There ain't much of one. In a nutshell a group of spun-out druggies living in the drab sun-baked land of the mini mall known as North Los Angeles Valley are focused on one thing and one thing only--getting and using drugs--and we get to tag along with them for three wasted sleepless days. There's Ross (Jason Schwartzman) a college dropout pining over a girl who dumped him and the only one of the gang you think might have some redeeming quality--until he handcuffs his stripper girlfriend spread-eagled to the bed naked duct-tapes her eyes and mouth and leaves her with a thrash metal CD--skipping--on the player for three days. (All that ruckus of course raises the suspicions of a butch biker broad--Deborah Harry in a cameo--who runs a phone sex line out of her apartment next door.) In exchange for dope Ross runs errands for a big badass Jesse James type known as the Cook (Mickey Rourke) 'cause he brews the crystal in a squalid motel room he shares with sweet misguided stripper Nikki (Brittany Murphy). The Cook provides drugs to dealer Spider Mike (John Leguizamo) a seriously paranoid hopped-up speed freak and his mossy-teethed tweaker girlfriend Cookie (Mena Suvari) who use and sell the Cook's drugs to hangers-on like the absurdly pimply faced Frisbee (Patrick Fugit) in between sex sessions and flip-outs involving guns spray paint and socks.
Every last person in this ensemble seems to relish getting down and dirty--and by dirty we mean fetid. Murphy and Rourke are particular standouts: with big kohl-smudged eyes and wide friendly smile she's sweetly innocent bobbling aournd in her f***-me Daisy Dukes and high-heeled boots; he's terrifying and larger than life in torn jeans tucked into white shitkickers a ponytail and a Stetson but he actually pulls the heartstrings when he muses about watching puppies be put to death as a boy and defends two chola mini-mart clerks from an abusive gangster. Watching Schwartzman's Ross whom you expect to like as the film's hero perform what amounts to torture on his girlfriend so casually and with such good intentions is more shocking than any of the film's drug scenes or seedy imagery and Ross becomes all the more menacing in his regular-Joe ways. Props to Suvari for letting the world watch her strain so vigorously on the can and to Leguizamo for giving his all in his few scenes whether threatening his pseudo-friends with a gun shooting up crank or jacking off. Peter Stormare and Alexis Arquette give lively performances as a sort of Fear and Loathing in Las Vegas-meets-COPS pair of vice guys hot on Spider's trail; look out also for former Judas Priest singer Rob Halford porn star Ron Jeremy and Eric Roberts.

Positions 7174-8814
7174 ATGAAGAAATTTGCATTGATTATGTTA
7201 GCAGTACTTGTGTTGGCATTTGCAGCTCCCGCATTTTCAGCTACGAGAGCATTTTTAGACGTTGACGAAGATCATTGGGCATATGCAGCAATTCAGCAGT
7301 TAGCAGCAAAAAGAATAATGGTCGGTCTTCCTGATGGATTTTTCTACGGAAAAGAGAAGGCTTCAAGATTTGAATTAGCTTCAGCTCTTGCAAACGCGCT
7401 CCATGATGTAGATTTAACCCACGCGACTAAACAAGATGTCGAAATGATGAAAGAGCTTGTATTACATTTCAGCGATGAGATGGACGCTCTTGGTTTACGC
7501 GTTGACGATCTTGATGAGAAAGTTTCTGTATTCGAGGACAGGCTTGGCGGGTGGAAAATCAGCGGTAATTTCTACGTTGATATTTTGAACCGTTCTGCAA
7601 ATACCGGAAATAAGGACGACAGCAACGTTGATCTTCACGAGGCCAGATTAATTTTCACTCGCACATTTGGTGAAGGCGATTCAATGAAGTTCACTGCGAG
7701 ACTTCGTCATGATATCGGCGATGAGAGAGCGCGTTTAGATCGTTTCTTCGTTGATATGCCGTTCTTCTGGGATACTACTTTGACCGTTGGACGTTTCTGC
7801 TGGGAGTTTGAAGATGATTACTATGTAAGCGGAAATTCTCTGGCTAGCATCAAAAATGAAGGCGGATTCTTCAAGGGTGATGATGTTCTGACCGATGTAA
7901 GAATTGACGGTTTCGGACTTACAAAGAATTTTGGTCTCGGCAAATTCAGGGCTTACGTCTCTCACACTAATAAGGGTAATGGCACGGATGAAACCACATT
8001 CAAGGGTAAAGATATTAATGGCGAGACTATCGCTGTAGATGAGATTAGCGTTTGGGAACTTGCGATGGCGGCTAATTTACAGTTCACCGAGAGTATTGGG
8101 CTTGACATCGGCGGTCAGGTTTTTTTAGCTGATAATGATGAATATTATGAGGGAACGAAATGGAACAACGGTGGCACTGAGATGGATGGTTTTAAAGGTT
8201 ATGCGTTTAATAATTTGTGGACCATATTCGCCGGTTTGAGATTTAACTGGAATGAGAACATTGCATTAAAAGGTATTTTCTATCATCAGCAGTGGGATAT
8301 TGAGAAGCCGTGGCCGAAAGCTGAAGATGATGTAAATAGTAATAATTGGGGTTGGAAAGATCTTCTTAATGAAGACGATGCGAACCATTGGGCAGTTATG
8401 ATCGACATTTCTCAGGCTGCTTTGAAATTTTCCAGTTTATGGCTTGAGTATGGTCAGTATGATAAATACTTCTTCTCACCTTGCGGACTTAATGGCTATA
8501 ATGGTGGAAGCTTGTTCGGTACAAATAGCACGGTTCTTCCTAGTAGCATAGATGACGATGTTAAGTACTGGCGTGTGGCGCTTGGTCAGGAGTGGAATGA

With its over-the-top caricatures hyper-frenetic camerawork and creatively near pornographic animation segments this movie looks an awful lot like a music video and with good reason: Director Jonas Akerlund is best known for his controversial Prodigy "Smack My Bitch Up" video and Madonna's "Music." He is unafraid to put this sordid bunch right up in your face flinging the greasy underbelly of the So Cal meth scene sunny side up and zooming in with the cameras up close and personal to a point that's almost unbearably uncomfortable. Akerlund's techniques are sometimes overdone like the bone-crunching sounds and wildly rolling eyeballs that herald each and every high and sometimes screamingly funny like Ross's daydream of a Patton-like Cook pontificating about the female vagina in front of an American flag. A well-done score by former Smashing Pumpkins' singer Billy Corgan moves the film fluidly from calm states of relative normalcy to paranoid herky-jerky scenes of jabbering addicts flying right off the mental deep end. These people are shallow vile and irredeemable and Akerlund's brilliance lies in making you feel for them in spite of themselves.